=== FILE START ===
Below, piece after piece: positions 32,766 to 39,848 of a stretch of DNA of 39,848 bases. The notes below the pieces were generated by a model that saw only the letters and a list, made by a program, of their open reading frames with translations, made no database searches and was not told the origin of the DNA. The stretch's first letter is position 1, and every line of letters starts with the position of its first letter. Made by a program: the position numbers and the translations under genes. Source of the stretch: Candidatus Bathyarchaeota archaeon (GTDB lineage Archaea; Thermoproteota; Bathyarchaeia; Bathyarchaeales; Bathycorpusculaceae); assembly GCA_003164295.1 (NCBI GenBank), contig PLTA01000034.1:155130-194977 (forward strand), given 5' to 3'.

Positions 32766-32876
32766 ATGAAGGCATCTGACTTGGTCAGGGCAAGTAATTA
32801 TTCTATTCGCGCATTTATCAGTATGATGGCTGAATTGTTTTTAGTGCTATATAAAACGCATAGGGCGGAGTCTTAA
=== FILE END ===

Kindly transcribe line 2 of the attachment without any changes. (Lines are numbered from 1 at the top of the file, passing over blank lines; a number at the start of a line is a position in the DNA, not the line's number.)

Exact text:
Positions 32766-32876